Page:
October 2004

 

Rome Wasn’t Burnt in a Day: The Real Deal on How Politicians, Bureaucrats, and Other Washington Barbarians Are Bankrupting America, Joe Scarborough, Harper Collins (2004).

 

Mr. Scarborough was elected to Congress in the 1994 election that saw the Republicans take control of both houses for the first time in many years.  Speaker Newt Gingrich and the Republicans who had signed a “Contract with America” were riding high, but their revolution wouldn’t last long.  It’s one thing to promise term limits, it’s another to observe them when your time to step down arrives. 

 

Financial discipline is a worthy goal, but enforcing it is unpopular because government spending is a source of power and most of our political leaders and their staffs would rather spend more than less.  Consider some of the questionable programs that get funded, such as these items from the 1998 Highway Bill: $3 million spent on a film extolling the virtues of highways; $20 million directed at building roads overseas; $1.5 million to study the parking habits of truckers at their favorite truck stops; $500,000 to study sidewalks at the Kennedy Center; $2.75 million to build a smoother access road to a baseball park in Dayton, Ohio.

 

2005 Update: There were 6,371 earmarked amendments in the Federal highway bill enacted in 2005, with a combined price tag of $24 billion.  One particularly egregious example was a $230 million bridge to the Ketchikan, Alaska airport (sited on an island). After becoming known as “the bridge to nowhere,” this earmark was eventually killed – but only on the understanding that the State of Alaska could retain the funds for use as it saw fit.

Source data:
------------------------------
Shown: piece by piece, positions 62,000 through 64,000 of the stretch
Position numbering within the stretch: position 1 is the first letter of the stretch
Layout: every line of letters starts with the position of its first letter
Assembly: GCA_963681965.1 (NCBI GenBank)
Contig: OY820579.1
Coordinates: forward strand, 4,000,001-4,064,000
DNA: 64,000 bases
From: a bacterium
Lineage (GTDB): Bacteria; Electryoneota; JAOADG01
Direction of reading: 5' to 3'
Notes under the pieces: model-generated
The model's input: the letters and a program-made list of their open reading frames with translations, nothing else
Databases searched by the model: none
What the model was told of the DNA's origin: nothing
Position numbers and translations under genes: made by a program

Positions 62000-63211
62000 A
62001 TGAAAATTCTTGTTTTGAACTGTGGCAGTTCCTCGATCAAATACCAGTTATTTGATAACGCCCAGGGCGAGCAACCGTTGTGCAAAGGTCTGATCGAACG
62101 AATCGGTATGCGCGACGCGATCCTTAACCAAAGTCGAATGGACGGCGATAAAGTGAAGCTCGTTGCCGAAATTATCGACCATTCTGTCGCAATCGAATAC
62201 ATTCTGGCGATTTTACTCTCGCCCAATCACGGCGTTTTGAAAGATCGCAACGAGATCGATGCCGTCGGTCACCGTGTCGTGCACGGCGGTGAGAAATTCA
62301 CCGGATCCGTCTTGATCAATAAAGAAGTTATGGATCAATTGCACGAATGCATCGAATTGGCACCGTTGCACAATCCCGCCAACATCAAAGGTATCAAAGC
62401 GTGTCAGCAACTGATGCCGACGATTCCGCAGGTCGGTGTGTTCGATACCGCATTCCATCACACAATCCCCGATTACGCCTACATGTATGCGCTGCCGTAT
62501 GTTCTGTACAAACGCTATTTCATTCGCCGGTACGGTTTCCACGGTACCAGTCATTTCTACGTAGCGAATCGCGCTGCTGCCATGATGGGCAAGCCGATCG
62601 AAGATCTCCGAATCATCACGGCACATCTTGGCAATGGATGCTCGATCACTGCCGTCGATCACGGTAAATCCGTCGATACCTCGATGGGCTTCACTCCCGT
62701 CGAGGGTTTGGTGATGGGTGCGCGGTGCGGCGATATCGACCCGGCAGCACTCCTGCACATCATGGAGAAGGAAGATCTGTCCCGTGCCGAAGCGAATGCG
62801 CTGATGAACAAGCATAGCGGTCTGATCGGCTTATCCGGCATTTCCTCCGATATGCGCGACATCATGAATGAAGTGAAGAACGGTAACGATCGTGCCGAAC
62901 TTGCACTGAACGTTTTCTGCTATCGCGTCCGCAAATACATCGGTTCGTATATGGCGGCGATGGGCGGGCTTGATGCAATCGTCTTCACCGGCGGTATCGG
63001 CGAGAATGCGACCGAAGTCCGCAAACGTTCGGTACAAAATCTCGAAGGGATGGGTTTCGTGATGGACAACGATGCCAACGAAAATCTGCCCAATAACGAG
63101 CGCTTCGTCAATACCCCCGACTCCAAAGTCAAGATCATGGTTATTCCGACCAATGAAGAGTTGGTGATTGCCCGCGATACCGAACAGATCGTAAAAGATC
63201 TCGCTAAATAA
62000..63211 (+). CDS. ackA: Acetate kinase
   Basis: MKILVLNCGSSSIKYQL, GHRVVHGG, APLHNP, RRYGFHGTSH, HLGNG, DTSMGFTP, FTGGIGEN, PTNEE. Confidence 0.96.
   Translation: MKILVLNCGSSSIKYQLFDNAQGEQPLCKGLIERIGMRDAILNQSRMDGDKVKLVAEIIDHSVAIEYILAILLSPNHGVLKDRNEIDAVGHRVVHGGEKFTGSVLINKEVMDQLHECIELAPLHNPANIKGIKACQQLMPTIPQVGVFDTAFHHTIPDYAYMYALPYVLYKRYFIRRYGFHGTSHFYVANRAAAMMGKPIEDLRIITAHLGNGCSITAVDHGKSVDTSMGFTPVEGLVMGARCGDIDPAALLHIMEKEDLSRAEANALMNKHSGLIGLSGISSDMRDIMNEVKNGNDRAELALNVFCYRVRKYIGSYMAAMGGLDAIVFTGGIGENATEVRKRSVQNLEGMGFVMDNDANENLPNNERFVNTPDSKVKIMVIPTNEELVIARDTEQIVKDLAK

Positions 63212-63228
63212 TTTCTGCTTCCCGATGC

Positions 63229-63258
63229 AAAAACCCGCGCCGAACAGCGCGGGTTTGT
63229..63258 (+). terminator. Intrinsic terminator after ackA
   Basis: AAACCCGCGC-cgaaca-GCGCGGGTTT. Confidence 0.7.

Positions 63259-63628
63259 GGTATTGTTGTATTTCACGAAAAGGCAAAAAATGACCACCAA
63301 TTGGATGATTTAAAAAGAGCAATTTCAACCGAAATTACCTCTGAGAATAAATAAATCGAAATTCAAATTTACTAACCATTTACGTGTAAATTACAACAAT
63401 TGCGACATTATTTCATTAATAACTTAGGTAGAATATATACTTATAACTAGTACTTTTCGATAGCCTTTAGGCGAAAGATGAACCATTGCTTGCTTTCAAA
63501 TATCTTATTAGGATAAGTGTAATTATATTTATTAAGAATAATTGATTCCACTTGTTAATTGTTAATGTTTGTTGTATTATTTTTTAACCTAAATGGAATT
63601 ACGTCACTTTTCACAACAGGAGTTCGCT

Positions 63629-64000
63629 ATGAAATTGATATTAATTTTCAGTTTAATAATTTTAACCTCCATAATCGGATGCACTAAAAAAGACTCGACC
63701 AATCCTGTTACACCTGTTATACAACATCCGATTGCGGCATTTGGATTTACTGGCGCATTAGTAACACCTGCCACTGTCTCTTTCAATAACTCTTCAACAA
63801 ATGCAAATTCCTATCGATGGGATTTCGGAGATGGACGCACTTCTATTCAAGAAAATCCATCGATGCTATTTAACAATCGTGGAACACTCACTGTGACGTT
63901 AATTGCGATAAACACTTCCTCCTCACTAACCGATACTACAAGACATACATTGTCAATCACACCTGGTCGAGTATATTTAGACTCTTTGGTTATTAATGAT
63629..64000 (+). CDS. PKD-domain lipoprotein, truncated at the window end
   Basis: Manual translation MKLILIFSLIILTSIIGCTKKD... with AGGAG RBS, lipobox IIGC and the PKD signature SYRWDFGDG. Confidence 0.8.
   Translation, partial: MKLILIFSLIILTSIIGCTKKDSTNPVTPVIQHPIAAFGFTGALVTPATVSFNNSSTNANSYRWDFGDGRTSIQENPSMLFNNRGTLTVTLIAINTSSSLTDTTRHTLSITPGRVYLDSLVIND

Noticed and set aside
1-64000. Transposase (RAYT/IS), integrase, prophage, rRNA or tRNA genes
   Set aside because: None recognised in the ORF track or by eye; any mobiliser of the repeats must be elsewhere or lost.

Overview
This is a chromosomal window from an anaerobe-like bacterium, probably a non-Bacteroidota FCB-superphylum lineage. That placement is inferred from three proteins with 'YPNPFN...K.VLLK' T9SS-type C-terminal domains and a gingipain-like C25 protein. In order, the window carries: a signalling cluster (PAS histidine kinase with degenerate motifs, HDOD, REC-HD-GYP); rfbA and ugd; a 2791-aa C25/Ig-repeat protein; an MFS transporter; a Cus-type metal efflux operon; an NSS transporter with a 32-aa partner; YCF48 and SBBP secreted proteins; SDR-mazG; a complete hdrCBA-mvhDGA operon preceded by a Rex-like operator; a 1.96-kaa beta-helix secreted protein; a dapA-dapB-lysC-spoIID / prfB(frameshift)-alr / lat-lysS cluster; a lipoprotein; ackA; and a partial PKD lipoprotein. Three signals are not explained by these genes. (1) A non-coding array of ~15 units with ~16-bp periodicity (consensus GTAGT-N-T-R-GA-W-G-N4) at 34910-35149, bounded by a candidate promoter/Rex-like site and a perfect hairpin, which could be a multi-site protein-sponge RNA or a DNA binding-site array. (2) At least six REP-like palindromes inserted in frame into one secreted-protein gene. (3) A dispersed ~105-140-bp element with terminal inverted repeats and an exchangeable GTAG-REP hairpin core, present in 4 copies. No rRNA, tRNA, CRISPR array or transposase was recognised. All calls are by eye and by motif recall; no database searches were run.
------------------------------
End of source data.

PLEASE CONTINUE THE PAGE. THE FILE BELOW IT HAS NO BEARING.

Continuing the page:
The author uses his own experiences to relate how “the party of Reagan” morphed within a few years into a party bent on launching new spending programs at the same time that it was cutting taxes. 

 

To “change the way Washington works,” Scarborough advocates process-related changes such as a pay freeze for representatives, senators, and White house officials until the federal budget is balanced; statutory term limits (6 years) for members of the House of Representatives; and reinstatement of the pay-go rules (new spending programs and tax cuts must be offset with spending cuts from other programs) that were allowed to expire. His suggestions might not prove a panacea, but they are well worth considering.

 

Joe Scarborough was a member of the U.S. House of Representatives (R-Florida) from 1995 to 2001.